The Antirrhinum (Latin: Like-Rhinos-Snout), or Snapdragon as they are commonly named, are incredibly easy to raise and will provide you will lashings of vibrant colour during the summer months. As a child, my father used to grow them from seed year after year. I remember obsessively squeezing the throats of these unusual annual flowers, causing the ‘dragon’s mouth’ to open and shut like a puppet. A good flower to encourage children to ‘get gardening’.
They are not only great for summer displays, but Snapdragons can be used in the winter garden as they will survive low temperatures. They are easy to grow from seed, although may take up to 3 weeks to germinate, so be patient. They also make for good cut flowers and there skull-like seed heads can add interest in a dry arrangement.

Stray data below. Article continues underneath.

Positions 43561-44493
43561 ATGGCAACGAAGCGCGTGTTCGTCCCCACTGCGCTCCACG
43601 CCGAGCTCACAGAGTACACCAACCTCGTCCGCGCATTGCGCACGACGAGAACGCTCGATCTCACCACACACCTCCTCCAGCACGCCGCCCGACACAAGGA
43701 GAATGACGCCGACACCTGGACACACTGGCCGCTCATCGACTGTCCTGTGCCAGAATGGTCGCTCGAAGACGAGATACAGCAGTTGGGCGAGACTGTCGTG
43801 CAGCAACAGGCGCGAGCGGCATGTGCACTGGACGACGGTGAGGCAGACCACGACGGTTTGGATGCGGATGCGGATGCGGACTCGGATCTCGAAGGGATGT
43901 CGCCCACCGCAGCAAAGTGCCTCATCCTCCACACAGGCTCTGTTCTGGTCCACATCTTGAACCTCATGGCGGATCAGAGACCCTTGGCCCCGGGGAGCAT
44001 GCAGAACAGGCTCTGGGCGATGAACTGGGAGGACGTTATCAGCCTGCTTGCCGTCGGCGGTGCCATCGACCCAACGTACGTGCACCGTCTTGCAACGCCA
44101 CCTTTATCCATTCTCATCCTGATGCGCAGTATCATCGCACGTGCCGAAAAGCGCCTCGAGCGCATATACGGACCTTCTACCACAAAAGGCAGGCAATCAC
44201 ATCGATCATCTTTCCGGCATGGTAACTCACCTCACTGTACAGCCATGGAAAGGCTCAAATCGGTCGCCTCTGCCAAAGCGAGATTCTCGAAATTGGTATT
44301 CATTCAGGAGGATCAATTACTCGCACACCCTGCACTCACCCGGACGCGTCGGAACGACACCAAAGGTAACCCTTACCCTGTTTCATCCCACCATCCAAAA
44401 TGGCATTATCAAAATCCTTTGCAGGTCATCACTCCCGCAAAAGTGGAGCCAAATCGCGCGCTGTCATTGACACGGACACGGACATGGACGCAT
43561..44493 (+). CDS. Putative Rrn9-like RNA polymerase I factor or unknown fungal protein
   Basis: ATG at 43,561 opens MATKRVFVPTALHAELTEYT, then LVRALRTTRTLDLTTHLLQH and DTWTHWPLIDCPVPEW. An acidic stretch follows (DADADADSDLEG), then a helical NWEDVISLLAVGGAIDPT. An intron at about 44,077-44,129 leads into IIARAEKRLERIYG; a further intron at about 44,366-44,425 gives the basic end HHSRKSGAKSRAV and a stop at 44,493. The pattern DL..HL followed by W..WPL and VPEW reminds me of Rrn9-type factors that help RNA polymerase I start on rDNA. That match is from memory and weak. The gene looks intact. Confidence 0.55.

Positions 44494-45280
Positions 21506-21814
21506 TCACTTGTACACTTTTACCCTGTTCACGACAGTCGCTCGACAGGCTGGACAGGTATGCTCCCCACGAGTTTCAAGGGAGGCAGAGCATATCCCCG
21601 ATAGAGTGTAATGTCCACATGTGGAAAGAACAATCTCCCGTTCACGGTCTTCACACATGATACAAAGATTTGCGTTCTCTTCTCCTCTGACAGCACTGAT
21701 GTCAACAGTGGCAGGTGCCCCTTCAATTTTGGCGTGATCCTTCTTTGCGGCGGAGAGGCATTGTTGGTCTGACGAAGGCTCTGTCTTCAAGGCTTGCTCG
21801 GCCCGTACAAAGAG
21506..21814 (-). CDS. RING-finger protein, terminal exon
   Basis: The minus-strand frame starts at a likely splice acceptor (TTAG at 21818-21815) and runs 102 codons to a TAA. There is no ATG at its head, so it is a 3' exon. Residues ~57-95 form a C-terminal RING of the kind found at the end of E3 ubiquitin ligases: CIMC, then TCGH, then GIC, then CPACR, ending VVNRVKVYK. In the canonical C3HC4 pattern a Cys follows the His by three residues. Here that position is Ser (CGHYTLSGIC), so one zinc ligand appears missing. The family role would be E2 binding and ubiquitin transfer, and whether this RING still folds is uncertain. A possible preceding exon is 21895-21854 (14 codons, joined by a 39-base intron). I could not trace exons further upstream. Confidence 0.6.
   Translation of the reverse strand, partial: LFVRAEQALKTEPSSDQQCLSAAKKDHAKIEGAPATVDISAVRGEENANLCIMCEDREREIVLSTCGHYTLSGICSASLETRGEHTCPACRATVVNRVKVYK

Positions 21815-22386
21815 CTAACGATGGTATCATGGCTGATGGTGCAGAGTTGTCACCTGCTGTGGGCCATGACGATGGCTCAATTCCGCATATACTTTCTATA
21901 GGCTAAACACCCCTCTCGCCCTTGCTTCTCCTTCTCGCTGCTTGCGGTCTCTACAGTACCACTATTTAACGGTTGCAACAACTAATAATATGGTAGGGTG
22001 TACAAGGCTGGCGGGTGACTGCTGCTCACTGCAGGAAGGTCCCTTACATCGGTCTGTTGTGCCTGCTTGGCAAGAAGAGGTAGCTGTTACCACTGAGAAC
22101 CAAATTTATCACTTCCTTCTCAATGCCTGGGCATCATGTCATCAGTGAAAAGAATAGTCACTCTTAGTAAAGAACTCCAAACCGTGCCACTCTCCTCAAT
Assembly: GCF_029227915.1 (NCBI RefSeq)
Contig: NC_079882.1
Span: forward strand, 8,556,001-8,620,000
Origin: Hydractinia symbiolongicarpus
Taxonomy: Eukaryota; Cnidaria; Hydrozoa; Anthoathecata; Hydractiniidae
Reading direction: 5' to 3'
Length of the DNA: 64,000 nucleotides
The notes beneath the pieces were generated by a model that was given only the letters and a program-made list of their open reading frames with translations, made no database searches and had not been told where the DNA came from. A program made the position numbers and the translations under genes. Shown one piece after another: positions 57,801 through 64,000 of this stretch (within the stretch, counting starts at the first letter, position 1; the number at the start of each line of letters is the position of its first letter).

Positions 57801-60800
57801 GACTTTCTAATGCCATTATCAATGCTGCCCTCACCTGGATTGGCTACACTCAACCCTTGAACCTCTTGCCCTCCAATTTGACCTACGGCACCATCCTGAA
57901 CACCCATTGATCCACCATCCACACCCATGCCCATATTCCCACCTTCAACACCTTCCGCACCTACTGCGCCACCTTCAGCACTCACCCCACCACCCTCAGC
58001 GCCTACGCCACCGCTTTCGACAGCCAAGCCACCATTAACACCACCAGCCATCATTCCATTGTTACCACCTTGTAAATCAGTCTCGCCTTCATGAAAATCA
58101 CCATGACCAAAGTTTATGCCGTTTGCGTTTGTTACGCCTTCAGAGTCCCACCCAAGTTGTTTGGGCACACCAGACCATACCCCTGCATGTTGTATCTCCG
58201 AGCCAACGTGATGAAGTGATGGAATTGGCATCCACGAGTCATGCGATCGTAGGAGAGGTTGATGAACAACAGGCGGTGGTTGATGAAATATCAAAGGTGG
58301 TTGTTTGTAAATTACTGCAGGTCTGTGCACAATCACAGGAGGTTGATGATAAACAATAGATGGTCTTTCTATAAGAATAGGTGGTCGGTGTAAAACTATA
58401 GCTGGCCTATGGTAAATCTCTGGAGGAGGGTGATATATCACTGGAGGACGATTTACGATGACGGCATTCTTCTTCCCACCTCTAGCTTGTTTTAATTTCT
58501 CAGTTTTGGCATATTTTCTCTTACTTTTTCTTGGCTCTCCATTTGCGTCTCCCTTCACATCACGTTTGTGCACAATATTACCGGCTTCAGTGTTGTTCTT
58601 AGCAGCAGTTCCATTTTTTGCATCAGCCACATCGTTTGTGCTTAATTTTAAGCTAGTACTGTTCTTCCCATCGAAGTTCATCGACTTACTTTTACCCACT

Snapdragons aren’t the most fashionable of flowers, but they come in such a large arrange of colours and forms, there is always a spot for them in any garden.
Growing Snapdragons Successfully
Snapdragons are very easy to grow and prefer a well drained soil and are better suited to the cooler months of the year. They will tolerate a frost or two, but don’t perform so well in the heat of mid summer.
Young plants should be protected against the last frosts of Spring. After they have grown to a height of about 6 inches, pinch out the growth tips to encourage bushier plants. It is also a good idea to dead-head your snapdragon to encourage more flower growth.
To get the most out of your Snapdragons, water on a regular basis and feed with a good organic general fertiliser. Guard against rust and aphid attacks.
Common problems when growing Snapdragons
During damp Springs, you may encounter powdery mildew or, more commonly, rust. If this is so, remove all affected leaves. Early intervention is key. You may try rust resistant varieties, such as ‘Coronette’, ‘Monarch’ and ‘Tahiti’. For more information, visit the RHS page on Antirrhinums.
Aphids may also be a problem.